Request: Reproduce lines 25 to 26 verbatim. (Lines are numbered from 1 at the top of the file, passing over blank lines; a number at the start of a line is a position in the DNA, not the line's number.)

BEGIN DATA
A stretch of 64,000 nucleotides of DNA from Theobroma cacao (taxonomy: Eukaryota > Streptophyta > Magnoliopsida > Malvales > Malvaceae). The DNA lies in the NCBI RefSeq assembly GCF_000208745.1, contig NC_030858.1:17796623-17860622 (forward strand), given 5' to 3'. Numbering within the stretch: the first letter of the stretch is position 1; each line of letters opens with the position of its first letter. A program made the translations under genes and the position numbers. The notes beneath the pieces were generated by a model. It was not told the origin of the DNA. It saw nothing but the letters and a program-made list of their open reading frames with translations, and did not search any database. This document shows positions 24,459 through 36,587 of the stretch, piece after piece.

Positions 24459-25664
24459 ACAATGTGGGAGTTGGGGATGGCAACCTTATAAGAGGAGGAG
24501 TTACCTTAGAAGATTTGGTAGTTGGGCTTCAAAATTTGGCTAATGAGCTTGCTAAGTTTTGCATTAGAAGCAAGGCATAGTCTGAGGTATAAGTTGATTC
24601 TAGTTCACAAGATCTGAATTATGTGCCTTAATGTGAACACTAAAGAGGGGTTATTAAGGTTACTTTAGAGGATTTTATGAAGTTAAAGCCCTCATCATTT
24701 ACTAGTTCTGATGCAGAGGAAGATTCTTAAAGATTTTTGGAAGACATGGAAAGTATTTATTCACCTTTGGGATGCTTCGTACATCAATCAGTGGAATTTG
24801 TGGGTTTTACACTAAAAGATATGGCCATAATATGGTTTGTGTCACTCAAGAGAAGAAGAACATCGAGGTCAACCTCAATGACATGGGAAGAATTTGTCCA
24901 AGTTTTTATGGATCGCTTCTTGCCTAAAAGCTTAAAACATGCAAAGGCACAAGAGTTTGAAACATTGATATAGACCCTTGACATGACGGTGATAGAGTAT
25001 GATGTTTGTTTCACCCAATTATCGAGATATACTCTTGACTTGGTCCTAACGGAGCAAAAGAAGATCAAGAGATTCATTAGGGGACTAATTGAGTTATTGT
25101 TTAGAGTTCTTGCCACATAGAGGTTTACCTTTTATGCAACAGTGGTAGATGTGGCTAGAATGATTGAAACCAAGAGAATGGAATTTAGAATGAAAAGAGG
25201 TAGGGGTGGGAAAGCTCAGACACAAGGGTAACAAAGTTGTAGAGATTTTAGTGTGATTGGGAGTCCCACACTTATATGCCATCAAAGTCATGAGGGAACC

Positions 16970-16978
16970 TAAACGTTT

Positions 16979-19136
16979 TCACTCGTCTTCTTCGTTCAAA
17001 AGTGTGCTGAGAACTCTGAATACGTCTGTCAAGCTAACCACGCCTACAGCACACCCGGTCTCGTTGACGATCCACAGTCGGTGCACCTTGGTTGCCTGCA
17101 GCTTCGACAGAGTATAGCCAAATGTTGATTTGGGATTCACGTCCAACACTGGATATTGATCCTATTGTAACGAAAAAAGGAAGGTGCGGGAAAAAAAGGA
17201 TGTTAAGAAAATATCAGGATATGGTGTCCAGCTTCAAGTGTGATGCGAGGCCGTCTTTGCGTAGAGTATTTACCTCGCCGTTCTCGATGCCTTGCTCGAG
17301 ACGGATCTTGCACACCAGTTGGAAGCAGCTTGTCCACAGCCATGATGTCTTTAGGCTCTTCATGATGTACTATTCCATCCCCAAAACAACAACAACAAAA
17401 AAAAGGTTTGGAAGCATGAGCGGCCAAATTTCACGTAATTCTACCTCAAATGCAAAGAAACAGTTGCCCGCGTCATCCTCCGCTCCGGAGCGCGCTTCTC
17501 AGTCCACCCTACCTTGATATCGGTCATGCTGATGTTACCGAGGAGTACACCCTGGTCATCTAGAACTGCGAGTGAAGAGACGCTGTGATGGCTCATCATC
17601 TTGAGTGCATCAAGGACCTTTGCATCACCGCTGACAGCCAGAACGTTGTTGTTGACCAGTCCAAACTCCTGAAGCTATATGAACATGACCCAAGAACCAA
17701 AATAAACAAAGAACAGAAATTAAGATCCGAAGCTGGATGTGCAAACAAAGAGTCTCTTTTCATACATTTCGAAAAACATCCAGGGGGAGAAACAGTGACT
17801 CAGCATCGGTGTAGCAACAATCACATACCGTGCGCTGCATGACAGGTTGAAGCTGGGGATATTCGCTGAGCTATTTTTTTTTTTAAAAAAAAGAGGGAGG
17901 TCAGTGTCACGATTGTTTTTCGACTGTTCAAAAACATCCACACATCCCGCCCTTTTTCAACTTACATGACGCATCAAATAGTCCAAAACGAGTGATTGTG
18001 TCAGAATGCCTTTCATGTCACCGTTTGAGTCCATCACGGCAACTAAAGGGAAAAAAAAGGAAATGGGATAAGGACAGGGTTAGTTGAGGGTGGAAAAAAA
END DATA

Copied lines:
17901 TCAGTGTCACGATTGTTTTTCGACTGTTCAAAAACATCCACACATCCCGCCCTTTTTCAACTTACATGACGCATCAAATAGTCCAAAACGAGTGATTGTG
18001 TCAGAATGCCTTTCATGTCACCGTTTGAGTCCATCACGGCAACTAAAGGGAAAAAAAAGGAAATGGGATAAGGACAGGGTTAGTTGAGGGTGGAAAAAAA